Understanding Hibernation in Animal Species

A Long Winter's Nap

With the unusually cold winter we’ve had so far, sometimes it is difficult in the mornings to awaken from our warm beds and venture out into the cold and wind. That makes it understandable then that many wildlife species choose to spend their winter asleep and inactive during those cold months. Although we typically call this behavior hibernation, many of the animals who exhibit these lethargic behaviors are not actually true hibernators.

Hibernation is typically when an animal prepares for being inactive or “asleep” for a long period of time, the animal has a slowed down metabolism and lowered body temperature by several degrees from normal and slows its heart rate as well, and the animal is not very easily awakened – some say the animal appears dead. Even true hibernators may sometimes arouse from this sleep and restore their body temperature, but only when conditions are favorable, and they are not typically very easily awakened and most can easily go back into hibernation after being woken up. Hibernation can last for weeks or months, depending on physiology and weather conditions. Animals that are true hibernators include some species of bat, ground squirrels, rodents, and woodchucks.

In contrast, some animals exhibit a behavior known as “torpor” which is slightly different from hibernation. Torpor is the same in that the animal experiences a drop in body temperature and heart rate, but they are typically not asleep for as long, this may even be a daily occurrence, although it can last for longer periods of time. Torpor is also more generally a response to conditions than something that is prepared for, and most animals can relatively easily be awakened from this condition. Birds and some other mammals experience torpor daily during cold months, where their temperature and metabolism drops at night to allow them to deal with colder temperatures.

One of the animals we think of in particular when we think of hibernation are bears. However, bears do not truly hibernate – their body temperature does drop in colder months but only slightly. Bears do typically remain in their dens and do not eat during this period, which is why some people call them “super-hibernators,” but they are usually pretty easily aroused. Since it is not true hibernation though, some call what bears do “denning” or “winter lethargy.”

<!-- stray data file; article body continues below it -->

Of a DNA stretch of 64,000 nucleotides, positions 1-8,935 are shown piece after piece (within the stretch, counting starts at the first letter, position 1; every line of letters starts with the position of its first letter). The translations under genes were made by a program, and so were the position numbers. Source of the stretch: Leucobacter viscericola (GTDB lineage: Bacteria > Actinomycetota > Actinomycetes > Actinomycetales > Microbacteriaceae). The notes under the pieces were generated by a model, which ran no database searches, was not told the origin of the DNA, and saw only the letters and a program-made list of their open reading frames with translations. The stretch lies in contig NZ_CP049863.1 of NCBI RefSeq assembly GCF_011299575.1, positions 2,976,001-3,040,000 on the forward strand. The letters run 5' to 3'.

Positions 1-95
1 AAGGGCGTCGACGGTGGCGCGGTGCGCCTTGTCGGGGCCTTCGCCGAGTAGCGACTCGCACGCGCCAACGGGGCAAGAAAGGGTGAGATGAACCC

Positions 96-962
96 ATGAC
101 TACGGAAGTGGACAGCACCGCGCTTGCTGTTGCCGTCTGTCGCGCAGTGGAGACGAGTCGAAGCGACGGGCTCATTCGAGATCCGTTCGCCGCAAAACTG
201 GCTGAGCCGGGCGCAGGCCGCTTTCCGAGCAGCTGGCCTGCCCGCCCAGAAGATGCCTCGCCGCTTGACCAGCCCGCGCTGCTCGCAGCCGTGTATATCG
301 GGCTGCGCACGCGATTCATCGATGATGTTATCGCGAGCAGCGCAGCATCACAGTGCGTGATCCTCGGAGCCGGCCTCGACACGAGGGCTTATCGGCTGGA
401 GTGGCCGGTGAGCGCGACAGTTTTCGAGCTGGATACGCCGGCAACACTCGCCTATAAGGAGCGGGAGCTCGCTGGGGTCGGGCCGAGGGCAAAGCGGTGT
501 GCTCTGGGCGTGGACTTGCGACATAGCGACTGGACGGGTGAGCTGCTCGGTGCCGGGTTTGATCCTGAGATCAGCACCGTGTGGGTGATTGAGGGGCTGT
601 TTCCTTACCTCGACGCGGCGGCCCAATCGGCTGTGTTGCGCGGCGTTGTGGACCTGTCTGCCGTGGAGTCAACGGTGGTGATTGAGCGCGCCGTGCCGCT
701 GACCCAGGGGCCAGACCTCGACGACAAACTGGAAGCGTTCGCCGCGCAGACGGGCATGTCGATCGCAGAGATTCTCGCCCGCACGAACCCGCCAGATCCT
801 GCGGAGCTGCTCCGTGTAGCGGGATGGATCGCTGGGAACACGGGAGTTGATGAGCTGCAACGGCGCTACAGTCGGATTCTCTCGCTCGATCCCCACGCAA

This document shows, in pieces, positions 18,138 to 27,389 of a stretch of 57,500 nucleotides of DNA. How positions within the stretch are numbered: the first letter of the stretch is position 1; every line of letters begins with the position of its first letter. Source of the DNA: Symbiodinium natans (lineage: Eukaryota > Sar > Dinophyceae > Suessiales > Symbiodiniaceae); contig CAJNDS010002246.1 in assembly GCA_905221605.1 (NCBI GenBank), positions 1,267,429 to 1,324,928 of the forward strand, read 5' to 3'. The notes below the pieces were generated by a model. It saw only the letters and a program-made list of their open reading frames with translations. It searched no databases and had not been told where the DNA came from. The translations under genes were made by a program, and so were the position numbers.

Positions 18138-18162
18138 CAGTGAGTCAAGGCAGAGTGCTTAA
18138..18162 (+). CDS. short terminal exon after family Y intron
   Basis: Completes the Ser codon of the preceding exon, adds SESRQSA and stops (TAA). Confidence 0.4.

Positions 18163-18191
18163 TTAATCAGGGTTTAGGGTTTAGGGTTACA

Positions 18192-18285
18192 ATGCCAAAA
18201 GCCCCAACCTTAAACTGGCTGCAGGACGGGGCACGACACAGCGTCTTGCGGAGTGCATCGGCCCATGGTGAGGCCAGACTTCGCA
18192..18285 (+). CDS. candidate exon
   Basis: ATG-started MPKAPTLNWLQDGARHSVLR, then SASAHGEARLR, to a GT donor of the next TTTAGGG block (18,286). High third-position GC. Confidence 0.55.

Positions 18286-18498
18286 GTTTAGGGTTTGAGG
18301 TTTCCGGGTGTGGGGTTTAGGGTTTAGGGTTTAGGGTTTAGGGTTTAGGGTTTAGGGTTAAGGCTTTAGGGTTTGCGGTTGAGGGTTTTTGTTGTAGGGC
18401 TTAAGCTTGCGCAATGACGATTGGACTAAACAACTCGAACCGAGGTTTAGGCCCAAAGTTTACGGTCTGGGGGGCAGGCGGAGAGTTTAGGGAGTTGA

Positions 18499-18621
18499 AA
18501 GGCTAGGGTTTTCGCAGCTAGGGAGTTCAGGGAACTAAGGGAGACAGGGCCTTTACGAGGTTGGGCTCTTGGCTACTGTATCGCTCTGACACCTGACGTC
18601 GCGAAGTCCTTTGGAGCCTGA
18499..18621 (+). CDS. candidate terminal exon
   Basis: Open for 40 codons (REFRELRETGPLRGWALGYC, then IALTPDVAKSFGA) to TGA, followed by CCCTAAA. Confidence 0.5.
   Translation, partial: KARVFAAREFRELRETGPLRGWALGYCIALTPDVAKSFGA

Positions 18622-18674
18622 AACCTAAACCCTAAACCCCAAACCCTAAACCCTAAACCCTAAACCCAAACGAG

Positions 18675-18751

And hibernation or torpor behaviors are not just for cold weather either. Some animals experience a kind of hibernation in the hot summer months, and this is typically called estivation or “summer sleep.” These species experience a similar decrease in metabolism, and a reduction in the loss of water, to deal with hot and dry conditions. As such, this is a more common occurrence in species that live in desert regions. A number of aquatic species, such as some land snails, and reptiles and amphibians such as crocodiles or western diamondback rattlesnakes aestivate. Animals can also become inactive when conditions are unfavorable, such as low oxygen or low food supply. It is pretty remarkable how adaptable organisms are to harsh environmental conditions, which makes it even more important for us to try our best to not add other stresses, such as pollution and habitat loss, to the list of stressors they must face.

-- Crystal Cockman